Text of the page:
ALARA members hail from all over Australia, and we also have our sponsored DX members scattered around the world.

Our members vary in age from schoolgirls to retirees; we have various backgrounds and careers, along with our families and other hobbies and interests.

You can read about some of our members on these pages and learn a little about their background to discuss next time you meet them on air!

Catherine VK7GH

Catherine is a real DXer! She recently moved from VK4 to VK7, via Malaysia! and is now busy setting up her new ham shack in northern Tasmania.

What kinds of things do you currently do with ham radio?

alara member This year we have re-set up our radio shack since moving from VK4 to VK7. We have put up 2 towers, a vertical, a couple of beverages and a dipole. I also decided to change my electronic logging program, so this involved learning the new program, and importing my old logs buried in the back up files, as we had a 3 year gap between shacks. I am entering contests, as usual, and also learning CW, and have just made my first CW contact in a contest, the ALARA Contest. We now have a 5th wheeler van, so when we are on our trips around Tasmania or longer ones to the mainland in winter, we can easily set up our portable operations. People are always interested in where you are transmitting from and your setup.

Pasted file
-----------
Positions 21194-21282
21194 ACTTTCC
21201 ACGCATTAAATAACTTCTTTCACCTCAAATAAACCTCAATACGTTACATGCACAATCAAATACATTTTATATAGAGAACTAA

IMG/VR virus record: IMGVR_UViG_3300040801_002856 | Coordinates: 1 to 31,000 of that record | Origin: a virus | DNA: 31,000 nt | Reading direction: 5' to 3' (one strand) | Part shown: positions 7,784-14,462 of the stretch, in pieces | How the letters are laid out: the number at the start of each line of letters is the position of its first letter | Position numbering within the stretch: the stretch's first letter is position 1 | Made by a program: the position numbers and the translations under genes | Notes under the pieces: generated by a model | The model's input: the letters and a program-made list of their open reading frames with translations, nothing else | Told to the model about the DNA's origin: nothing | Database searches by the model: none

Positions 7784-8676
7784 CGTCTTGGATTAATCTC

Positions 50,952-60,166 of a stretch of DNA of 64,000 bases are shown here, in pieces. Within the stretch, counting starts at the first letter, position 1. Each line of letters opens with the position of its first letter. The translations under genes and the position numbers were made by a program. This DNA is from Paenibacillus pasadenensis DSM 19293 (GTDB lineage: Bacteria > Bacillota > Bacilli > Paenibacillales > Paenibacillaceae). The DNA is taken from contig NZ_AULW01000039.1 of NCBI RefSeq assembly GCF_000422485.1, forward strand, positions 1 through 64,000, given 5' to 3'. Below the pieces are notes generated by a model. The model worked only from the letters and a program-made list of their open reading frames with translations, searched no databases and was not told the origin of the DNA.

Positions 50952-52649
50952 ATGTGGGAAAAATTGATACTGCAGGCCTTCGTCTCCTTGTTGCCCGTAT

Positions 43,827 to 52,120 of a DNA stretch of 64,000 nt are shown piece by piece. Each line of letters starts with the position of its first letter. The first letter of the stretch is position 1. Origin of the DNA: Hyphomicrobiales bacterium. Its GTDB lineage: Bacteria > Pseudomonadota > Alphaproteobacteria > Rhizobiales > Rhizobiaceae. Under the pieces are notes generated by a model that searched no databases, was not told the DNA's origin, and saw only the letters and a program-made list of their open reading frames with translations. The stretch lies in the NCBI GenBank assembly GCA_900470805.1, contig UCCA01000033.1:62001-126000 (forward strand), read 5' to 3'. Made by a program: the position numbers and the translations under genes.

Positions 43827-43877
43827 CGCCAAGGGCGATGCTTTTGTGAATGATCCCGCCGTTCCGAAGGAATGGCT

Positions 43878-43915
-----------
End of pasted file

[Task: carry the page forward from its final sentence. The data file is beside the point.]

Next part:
What are your favourite non-radio activities?

patchwork Since we have settled in VK7, we decided to get ourselves a dog, so she encourages us to take her on walks to new and interesting places. We enrolled Amber at puppy school at the local dog club, and who should we meet but other Amateurs, John VK7XX and Norm VK7AC. We are now part of the regular weekly Amateur coffee mornings, which also includes everyones dogs. I have always enjoyed sewing, and did all the canvaswork, upholstery and various customised items for our boats over the years. Now we are in a cooler climate, I am able to indulge in some knitting, making beanies for the family. Also now I have some more spare time, I can start to re-learn other crafts like patchwork and cross stitch.

How did you get involved in ham radio and get your licence ?